‘I mean, compared to that cat thing that Ronald did, it’s way better. And the splotches of paint that Marie turned in, she even said she had no idea what she was doing and she got a B. You can’t tell me that this is a C. I have shadows, l added smoke. Check it out.’ I laid the painting in front of him, cementing my point.
He stared at me for a beat before fixing his gaze on the painting I had placed on his desk and speaking.
‘I’m not grading you compared to the work of others. I’m grading you compared to you. You’ve been doing that scene all year long. And yes, you use light well, and yes the composition is fairly balanced. And so was the one before that, and the one before that. It’s a good scene. I was hoping that you would challenge yourself this time. Take a hard look at the work you've done and ask yourself, is it the best you can do?’
That question hit like a brick. He had called me out on something that I didn’t even realize I was doing. I was coasting. I knew what was needed to be considered a success and thats what I did. Nothing more, nothing less. I figured the work was good enough to get by and so why do more? Thats why I got the grade I did. Not because the work wasn’t good. Not even because it wasn’t good enough. But was it the best I could do? No, it wasnt.
Forza 5 knows what it needs to do to get a passing grade, and thats exactly what it does. And that's all it does. The 200 cars included look and sound fantastic. Even though for a series that has spanned 3 consoles, the low car count raises some eyebrows. As dozens of DLC cars were quickly released over the past few months, you realize that the low car count was a thinly disguised money grab, nearly doubling the price of the game if you want to get close to the levels of previous iterations. It’s even more telling when you hear the detailed descriptions that once accompanied each car have more often than not, devolved into a lukewarm overview of the car manufacturer instead of a history of each individual vehicle.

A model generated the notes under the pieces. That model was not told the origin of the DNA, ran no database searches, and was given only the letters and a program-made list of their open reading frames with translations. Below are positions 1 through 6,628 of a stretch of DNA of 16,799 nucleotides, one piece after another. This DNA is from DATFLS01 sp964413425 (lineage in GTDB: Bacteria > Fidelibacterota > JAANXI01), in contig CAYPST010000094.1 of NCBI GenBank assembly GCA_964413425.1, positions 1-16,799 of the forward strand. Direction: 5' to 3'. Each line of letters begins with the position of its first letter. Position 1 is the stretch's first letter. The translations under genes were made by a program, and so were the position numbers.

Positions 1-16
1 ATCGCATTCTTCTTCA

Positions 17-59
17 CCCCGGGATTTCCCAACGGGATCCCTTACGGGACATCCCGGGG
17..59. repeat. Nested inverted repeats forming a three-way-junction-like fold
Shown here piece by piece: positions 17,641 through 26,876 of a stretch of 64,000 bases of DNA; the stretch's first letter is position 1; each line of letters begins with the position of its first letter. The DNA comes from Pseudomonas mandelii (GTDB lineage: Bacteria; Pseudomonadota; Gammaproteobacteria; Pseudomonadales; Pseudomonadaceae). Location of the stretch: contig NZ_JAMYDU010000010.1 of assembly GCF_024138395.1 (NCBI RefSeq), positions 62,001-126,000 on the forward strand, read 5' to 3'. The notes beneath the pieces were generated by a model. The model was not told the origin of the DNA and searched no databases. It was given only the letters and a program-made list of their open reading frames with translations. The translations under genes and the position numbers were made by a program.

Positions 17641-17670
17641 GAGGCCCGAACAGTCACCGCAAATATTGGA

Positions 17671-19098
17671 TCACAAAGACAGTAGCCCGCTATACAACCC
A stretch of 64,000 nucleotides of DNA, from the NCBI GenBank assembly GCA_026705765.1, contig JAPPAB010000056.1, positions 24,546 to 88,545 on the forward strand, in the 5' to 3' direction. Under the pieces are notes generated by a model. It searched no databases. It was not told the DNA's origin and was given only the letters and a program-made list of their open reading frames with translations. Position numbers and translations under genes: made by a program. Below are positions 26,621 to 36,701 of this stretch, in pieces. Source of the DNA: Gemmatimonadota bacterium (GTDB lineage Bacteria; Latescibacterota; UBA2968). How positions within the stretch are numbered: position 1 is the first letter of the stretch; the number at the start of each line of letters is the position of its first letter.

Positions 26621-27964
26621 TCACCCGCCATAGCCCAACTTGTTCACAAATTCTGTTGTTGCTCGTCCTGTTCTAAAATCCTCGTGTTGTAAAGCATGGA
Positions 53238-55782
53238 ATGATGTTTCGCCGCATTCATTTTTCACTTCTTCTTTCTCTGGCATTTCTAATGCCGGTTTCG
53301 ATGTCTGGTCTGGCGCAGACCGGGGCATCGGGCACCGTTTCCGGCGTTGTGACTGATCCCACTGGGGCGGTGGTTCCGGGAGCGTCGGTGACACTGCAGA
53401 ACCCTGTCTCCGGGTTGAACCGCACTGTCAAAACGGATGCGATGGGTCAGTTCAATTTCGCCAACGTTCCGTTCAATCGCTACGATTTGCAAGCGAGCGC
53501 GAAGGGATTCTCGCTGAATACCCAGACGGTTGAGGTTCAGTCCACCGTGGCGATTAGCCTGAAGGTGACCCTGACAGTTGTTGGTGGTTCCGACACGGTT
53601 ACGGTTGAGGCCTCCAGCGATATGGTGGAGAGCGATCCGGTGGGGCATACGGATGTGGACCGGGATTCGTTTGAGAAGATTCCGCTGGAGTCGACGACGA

The race courses included with Forza 5 look incredible, although it seems odd that it’s always the same time of day and weather is non-existent. Especially considering some of the tracks included are well known for their night races. Lemans, Sebring, and Yas Marina all go hand in hand with night racing. With this being the fifth version of Forza running on one of the most powerful consoles available, the omission of night racing or any type of weather is very noticeable.
With so much emphasis placed on the multiplayer side of Forza 5, it falls short on closer inspection. You aren’t allowed to create a public room or even search for a specific race type. If you want to find a race with a certain number of laps on a specific track to join, it simply isnt possible. Instead you’re restricted to pre-created hoppers or private matches which you have to fill yourself. And since the ‘Car Club’ feature from previous Forzas isn’t included, finding and staying in touch with a group of like minded racers is difficult at best.
Somewhere along the way the franchise has started coastingForza has been doing what it does extremely well for years. But somewhere along the way the franchise has started coasting and has done just enough to get by. It’s good. It’s even good enough to be the best racing game on the XBox One. But it's lost many of the features that made it exceptional. The game has relied on higher resolutions and framerates instead of expanding on the features and capabilities that would make it great. It's almost like the game got to a certain point and just stopped evolving. Forza Motorsport 5 needs to take a step back, look at what it’s done and ask the question, “Is this the best you can do?”